Puma evoPOWER Soft Ground Boots – A great choice for beginners as an entry level boot that won’t cost the earth but will do the job you need. I’d say these were a great place to start as a newbie to women’s rugby.
Wishlist Item – Under Armour Highlight SG Boots
These are on my wishlist, big time! One of my teammates has them as she also plays American Football and they look so supportive around the ankles. One day I’ll treat myself to a pair.
Another vital piece of equipment you’ll eventually need if you’re going to play women’s rugby is a good quality gumshield.
Gumshields are non-negotiable if you value your teeth – the nature of contact rugby means you’ll do some falling over, tackling of others and other contact-based activities. One piece of plastic can make a huge difference to your safety, so if you only get yourself one thing, make sure it’s a gumshield.
Quick Start Buys – Gumshields
My absolute recommendation here is a SISU mouthguard. They’re so thin but incredibly effective, and you don’t gag on them the way that you often can with a gel-based gumshield.
They’re a bit more expensive than the standard ones, but 100% worth it in my opinion. With one of these, you can drink, talk and most importantly, play the game without gagging.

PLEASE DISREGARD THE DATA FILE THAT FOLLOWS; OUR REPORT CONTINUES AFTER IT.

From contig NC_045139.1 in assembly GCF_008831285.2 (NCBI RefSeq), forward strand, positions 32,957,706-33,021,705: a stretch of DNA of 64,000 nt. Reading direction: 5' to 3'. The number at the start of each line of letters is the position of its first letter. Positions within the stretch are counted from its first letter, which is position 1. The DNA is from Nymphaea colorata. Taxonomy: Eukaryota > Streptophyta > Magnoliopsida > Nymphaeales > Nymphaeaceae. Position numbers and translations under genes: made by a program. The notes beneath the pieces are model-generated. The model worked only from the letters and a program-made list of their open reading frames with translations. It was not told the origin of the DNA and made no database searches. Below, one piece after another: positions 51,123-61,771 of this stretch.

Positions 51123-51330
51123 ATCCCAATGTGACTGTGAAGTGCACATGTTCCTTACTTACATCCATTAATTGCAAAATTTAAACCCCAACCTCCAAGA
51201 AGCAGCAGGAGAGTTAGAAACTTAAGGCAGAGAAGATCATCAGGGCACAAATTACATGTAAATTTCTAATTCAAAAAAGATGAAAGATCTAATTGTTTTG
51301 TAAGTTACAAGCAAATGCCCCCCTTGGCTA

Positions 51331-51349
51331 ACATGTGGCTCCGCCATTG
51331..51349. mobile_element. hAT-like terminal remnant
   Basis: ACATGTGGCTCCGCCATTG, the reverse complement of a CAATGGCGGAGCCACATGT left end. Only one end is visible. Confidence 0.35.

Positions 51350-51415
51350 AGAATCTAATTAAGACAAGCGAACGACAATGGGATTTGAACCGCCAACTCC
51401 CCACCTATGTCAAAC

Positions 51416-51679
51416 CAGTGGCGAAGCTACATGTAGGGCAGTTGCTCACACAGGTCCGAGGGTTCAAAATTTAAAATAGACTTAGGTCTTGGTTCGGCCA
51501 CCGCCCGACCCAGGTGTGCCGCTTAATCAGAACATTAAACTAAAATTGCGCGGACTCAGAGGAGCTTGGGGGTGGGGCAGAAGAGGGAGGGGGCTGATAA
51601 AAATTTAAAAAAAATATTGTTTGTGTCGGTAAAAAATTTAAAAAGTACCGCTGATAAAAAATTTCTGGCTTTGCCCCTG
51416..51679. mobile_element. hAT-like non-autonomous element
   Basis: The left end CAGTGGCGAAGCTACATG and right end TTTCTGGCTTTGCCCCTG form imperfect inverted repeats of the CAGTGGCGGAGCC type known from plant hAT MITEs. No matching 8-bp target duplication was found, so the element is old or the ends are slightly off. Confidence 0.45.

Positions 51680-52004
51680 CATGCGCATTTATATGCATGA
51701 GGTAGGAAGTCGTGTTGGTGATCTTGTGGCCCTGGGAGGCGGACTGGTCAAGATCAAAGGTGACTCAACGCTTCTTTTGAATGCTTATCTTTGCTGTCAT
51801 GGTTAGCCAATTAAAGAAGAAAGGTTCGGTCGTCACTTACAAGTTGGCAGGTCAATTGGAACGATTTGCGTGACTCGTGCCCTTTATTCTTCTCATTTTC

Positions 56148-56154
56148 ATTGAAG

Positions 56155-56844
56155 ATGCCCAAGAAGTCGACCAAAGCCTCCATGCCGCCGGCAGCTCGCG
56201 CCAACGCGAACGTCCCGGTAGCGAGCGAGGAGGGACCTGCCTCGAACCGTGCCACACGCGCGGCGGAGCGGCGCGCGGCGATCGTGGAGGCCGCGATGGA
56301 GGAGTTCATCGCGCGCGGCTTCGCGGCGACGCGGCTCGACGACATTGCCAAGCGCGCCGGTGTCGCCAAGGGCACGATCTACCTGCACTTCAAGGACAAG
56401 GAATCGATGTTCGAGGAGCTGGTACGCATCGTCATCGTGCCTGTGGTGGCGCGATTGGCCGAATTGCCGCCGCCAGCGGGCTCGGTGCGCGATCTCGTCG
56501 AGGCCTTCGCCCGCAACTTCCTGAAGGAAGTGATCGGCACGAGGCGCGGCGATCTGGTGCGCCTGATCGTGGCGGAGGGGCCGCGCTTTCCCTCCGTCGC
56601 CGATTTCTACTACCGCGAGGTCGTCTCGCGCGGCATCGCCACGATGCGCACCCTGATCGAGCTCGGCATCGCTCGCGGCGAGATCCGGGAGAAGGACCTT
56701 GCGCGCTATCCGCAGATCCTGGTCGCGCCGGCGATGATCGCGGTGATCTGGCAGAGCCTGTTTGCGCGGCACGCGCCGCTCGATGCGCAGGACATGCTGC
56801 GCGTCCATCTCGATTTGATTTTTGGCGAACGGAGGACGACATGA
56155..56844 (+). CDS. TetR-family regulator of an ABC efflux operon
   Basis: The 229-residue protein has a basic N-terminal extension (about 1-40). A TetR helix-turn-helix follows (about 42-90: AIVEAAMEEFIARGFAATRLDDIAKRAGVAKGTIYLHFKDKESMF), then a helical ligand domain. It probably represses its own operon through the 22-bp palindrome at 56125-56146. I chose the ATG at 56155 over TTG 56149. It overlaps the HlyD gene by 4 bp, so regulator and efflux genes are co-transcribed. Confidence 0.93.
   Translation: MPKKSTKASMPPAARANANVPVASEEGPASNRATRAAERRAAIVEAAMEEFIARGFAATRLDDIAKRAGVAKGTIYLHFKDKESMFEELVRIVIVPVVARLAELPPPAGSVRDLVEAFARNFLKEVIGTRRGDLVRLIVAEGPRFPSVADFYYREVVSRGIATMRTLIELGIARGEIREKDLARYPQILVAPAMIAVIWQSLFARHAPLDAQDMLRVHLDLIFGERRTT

A slightly cheaper option is this Makura Ignis boil and bite style of gumshield, which are your basic gel-based options and may be a good starting point. Personally, I find the
These really are what they say on the tin – items of thin, skintight clothing that effectively trap heat within their layers. You’ll mainly need these for the winter months and they can be worn underneath playing shirts and shorts during actual games.
Quick start buys – base layers:
You can really use any kind of leggings, cycling shorts and tops as base layers but it’s worth looking into ones designed with outdoor sports in mind for maximum effectiveness.
Additionally, don’t worry about looking for base layers that are specifically for women’s rugby. The men’s stuff works just as well, and rightly or wrongly, there’s often a lot more choice amongst the men’s ranges.
So, are you going to give women’s rugby a go?
Now that you’ve got some idea of the basic equipment you’ll need, and remember you can get many of these items on your local high street, what are your thoughts on giving it a try?
Next time I’m going to look at a beginner’s guide to the actual game itself, and some useful terms you might make use of at training.
I’d love to know your thoughts on women’s rugby and whether not you think it’s something you’d have a go at! Please do let me know in the comments.
You can also check out my Instagram for some action shots of me and my team if you’d like to see us in action.
Writer, tweeter and illustrator. Starving artist and thrifting expert. Pen for hire and first-time author at work.